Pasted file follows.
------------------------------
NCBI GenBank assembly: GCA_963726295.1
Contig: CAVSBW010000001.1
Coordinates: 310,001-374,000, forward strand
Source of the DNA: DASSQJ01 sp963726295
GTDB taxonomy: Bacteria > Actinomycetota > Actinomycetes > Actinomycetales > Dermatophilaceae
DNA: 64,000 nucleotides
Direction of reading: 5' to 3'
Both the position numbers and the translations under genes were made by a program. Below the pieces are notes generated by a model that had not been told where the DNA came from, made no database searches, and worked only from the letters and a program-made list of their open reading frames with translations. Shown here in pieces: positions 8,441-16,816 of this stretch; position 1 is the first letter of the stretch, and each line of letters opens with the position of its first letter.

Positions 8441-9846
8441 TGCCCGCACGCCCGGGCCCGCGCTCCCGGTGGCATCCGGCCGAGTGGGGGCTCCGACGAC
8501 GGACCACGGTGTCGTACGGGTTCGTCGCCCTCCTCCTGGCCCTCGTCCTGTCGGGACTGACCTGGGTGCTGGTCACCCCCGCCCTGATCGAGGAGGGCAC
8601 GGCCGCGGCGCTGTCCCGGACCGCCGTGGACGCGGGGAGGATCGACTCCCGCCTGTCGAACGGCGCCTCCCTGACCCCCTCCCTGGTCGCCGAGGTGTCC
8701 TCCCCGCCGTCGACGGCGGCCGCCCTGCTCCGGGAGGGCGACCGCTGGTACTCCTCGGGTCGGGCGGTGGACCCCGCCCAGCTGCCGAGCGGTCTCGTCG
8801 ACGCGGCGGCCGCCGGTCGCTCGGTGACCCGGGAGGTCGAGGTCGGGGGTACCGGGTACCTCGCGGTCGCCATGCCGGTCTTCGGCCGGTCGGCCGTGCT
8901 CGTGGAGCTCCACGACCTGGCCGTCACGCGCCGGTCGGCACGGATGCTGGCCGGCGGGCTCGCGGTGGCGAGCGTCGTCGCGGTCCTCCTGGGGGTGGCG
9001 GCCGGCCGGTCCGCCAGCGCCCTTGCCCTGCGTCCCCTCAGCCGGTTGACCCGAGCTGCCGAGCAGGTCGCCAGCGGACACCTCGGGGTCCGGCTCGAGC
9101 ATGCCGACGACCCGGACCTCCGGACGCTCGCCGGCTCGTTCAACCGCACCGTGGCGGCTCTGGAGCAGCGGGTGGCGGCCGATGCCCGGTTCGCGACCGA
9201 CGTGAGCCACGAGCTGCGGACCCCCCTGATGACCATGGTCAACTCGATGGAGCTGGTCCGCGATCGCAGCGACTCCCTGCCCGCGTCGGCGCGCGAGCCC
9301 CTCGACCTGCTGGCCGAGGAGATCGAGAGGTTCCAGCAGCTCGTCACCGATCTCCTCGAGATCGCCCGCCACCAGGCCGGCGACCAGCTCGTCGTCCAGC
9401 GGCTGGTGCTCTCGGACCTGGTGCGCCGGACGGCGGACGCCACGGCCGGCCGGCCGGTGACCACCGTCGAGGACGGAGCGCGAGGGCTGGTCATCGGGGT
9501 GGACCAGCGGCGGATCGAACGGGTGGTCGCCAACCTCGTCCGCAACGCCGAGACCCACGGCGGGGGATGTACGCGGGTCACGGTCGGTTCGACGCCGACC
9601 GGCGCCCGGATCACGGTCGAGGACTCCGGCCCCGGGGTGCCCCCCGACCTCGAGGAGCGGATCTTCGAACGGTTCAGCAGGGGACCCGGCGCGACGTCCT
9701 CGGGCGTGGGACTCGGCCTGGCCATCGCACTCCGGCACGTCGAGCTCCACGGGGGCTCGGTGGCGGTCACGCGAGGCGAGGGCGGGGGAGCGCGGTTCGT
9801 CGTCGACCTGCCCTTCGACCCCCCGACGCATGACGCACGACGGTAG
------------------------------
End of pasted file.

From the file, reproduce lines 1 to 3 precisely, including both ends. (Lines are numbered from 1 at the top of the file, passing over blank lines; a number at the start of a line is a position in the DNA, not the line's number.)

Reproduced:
NCBI GenBank assembly: GCA_963726295.1
Contig: CAVSBW010000001.1
Coordinates: 310,001-374,000, forward strand